LONDON: Italian and British medical experts are investigating a possible link between the COVID-19 pandemic and clusters of severe inflammatory disease among infants who are arriving in hospital with high fevers and swollen arteries.
Doctors in northern Italy, one of the world's hardest-hit areas during the pandemic, have reported extraordinarily large numbers of children under the age of nine with severe cases of what appears to be Kawasaki disease, more common in parts of Asia.
In Britain, doctors have made similar observations, prompting Health Secretary Matt Hancock to tell a coronavirus news briefing on Monday that he was "very worried" and that medical authorities were looking at the issue closely.
In the United States, a leading paediatric society says it has yet to see something similar.
Kawasaki disease, whose cause is unknown, often afflicts children aged under the age five and is associated with fever, skin rashes, swelling of glands, and in severe cases, inflammation of arteries of the heart. There is some evidence that individuals can inherit a predisposition to the disease, but the pattern is not clear.
England's national medical director, Stephen Powis, told the British briefing he had become aware of reports of severely ill children with Kawasaki-like symptoms in the past few days but stressed it was too early to determine a link with the coronavirus.
"I've asked the national clinical director for children and young people to look into this as a matter of urgency. ... We're not sure at the moment," Powis said.
In Italy, paediatricians are also alarmed.
A hospital in the northern town of Bergamo has seen more than 20 cases of severe vascular inflammation in the past month, six times as many as it would expect to see in a year, said paediatric heart specialist Matteo Ciuffreda.
Ciuffreda, of the Giovanni XXIII hospital, said only a few of the infants with vascular inflammation had tested positive for the new coronavirus, but paediatric cardiologists in Madrid and Lisbon had told him they had seen similar cases.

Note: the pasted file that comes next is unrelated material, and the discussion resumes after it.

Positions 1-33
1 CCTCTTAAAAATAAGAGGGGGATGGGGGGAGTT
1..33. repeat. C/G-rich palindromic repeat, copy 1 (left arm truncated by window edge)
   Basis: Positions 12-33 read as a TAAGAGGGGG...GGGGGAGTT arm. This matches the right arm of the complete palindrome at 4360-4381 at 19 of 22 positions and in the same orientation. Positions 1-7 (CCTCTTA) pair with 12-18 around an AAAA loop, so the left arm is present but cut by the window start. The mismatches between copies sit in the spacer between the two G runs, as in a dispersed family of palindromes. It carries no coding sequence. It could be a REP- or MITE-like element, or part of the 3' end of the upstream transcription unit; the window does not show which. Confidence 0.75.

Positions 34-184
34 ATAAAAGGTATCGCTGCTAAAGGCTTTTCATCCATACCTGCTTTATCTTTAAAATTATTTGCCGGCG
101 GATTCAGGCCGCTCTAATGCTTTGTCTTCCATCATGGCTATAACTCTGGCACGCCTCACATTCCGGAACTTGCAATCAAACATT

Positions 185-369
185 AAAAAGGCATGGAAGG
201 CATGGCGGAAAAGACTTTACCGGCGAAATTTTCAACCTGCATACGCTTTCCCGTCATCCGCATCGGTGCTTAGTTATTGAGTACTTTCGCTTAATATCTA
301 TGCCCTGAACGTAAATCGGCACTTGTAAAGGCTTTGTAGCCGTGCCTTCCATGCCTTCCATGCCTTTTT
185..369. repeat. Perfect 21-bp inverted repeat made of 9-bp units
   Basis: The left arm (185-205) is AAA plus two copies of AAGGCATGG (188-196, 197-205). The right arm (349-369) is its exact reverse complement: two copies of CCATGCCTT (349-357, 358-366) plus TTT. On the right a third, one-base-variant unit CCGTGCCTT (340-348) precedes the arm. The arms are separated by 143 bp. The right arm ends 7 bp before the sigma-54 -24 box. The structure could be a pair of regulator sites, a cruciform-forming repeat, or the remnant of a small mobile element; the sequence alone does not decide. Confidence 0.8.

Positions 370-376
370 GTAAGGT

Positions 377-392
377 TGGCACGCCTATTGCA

He has called on his colleagues to document every such case to determine if there is a correlation between Kawasaki disease and COVID-19. He aims to publish the results of the Italian research in a scientific journal.
Ciuffreda said his first case of apparent Kawasaki disease was a nine-year-old boy who came to the hospital on Mar 21, at the peak of the coronavirus outbreak, with high fever and low blood oxygen levels. He tested negative for the coronavirus.
A scan showed the child had an enlarged coronary artery, a hallmark of severe cases of Kawasaki disease, he said.
"The little boy worried me a lot, with a violent multi-organ inflammation affecting both heart and the lungs," Ciuffreda said. "I feared he wouldn't survive, but surprisingly, in the course of a few days, he took a positive turn and he got better."
Kawasaki disease was anecdotally linked 16 years ago to another known coronavirus, though it was never proven. The research was carried out after another, related coronavirus known as NL63 was found in a baby showing symptoms of Kawasaki disease in 2004.
Ian Jones, professor of virology at the University of Reading in Britain, said the NL63 virus uses the same receptor as the new coronavirus to infect humans, but he also stressed it was too early to draw conclusions.
"We just have to wait and see if this becomes a common observation," he said.
The American Academy of Pediatrics (AAP) has yet to see something similar in the United States, which has the greatest number of coronavirus infections and deaths.
"We are not aware of any reports of this phenomenon in the United States," Dr Yvonne Maldonado, who chairs the academy's committee on infectious disease, said in an email, referring to a potential link between COVID-19 and Kawasaki-type symptoms.
Dr Sean O’Leary, a paediatric infectious diseases expert at Children's Hospital Colorado who is part of that AAP committee, said his hospital has seen several cases of Kawasaki this year, but none in the more than 30 children admitted for COVID-19.
"Even if it is related, is a very rare complication," he said. "If it were more common, we'd already have a pretty good idea about it in the United States."